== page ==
The U.S. Navy held a keel laying ceremony for the Virginia-class submarine Pre-Commissioning Unit PCU Hyman G. Rickover (SSN 795) at General Dynamics Electric Boat on May 11, 2018.
The initials of the submarine’s sponsor, Darleen Greenert, were welded onto a steel plate that will be permanently affixed to the submarine. She is the wife of former Chief of Naval Operations Adm. Jonathan Greenert (retired).
Adm. Frank Caldwell, Jr., director of the Naval Nuclear Propulsion Program, stated, “Adm. Rickover’s gift to our Nation’s defense – safe, reliable, and militarily superior naval nuclear propulsion – is as vital to our warfighting edge today as it was at the beginning of the Naval Nuclear Propulsion Program 70 years ago. The U.S. Navy and our nation are proud to honor his achievements and legacy with this submarine.”
The future USS Hyman G. Rickover (SSN 795) began construction on Sept. 30, 2015 and is on track to continue the Virginia-class program’s trend of delivering quality submarines within budget and ready for tasking by the fleet.
This will be the second submarine to be named after Adm. Hyman G. Rickover to honor the pioneer of the nuclear navy. The first submarine named for the admiral was the Los Angeles-Class submarine USS Hyman G. Rickover (SSN 709), which served from 1984 to 2006.
Adm. Rickover served for 63 years on active duty service, making him the longest serving member of the U.S. armed forces in history. In the late 1940’s, Adm. Rickover was made director of the Naval Reactors Branch of the Bureau of Ships and he subsequently led the efforts to develop what would become the USS Nautilus, the world’s first nuclear-powered submarine. Adm. Rickover also established and enforced strict safety standards, leading to the U.S. Navy’s safety record of over 162,000,000 miles safely steamed on nuclear power.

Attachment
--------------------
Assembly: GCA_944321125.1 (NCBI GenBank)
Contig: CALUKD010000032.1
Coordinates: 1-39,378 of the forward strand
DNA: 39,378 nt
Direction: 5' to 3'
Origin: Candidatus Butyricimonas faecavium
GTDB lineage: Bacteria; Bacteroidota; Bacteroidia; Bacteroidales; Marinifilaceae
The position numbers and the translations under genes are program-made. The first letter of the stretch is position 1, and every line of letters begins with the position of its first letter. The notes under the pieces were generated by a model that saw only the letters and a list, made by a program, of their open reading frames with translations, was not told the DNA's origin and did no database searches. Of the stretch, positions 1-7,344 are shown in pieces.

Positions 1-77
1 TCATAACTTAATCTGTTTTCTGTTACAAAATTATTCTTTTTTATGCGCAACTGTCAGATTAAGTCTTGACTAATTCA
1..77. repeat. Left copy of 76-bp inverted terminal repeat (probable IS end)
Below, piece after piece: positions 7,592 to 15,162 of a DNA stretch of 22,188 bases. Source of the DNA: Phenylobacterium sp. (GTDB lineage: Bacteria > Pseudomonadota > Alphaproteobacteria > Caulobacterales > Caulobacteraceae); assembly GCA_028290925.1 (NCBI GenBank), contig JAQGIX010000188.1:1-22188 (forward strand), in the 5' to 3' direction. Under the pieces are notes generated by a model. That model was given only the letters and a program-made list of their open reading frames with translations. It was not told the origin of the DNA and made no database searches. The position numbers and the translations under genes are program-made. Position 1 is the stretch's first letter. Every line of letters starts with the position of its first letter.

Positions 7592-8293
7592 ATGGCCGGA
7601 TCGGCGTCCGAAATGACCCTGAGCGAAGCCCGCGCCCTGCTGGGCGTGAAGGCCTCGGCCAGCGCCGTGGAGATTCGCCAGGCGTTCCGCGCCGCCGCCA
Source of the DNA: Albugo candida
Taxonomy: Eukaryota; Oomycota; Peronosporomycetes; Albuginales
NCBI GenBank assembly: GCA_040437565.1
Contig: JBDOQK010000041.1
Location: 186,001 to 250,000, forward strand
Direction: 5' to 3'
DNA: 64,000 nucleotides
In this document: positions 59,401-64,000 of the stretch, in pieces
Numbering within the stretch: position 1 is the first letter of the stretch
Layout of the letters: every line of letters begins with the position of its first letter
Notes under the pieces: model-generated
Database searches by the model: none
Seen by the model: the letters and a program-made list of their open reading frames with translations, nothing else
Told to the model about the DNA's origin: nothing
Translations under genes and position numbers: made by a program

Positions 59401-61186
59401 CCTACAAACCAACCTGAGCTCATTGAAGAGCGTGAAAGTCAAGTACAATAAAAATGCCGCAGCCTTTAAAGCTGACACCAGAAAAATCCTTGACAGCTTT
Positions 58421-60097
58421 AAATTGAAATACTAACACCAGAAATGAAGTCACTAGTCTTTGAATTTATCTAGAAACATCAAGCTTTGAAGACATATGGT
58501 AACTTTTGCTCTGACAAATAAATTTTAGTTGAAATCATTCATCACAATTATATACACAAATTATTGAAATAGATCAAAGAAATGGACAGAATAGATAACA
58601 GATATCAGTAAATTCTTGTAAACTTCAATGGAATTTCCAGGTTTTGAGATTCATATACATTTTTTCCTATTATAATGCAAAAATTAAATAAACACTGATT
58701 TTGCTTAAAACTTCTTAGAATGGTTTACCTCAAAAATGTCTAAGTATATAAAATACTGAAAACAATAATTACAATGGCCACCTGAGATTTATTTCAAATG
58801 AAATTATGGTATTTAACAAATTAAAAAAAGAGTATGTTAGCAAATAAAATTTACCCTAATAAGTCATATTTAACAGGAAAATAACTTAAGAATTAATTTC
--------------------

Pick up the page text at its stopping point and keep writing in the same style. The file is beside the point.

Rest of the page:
Other Virginia-class milestones this year include the commissioning of the USS Indiana (SSN 789) and the combined keel laying and christening of USS Vermont (SSN 792), both currently projected to occur in the fall.
This next-generation attack submarine provides the Navy with the capabilities required to maintain the nation’s undersea superiority well into the 21st century.
Virginia-class submarines are built to operate in the world’s littoral and deep waters while conducting anti-submarine warfare; anti-surface ship warfare; strike warfare; special operation forces support; intelligence, surveillance and reconnaissance; and mine warfare missions. Their inherent stealth, endurance, mobility and firepower directly enable them to support five of the six maritime strategy core capabilities-sea control, power projection, forward presence, maritime security, and deterrence.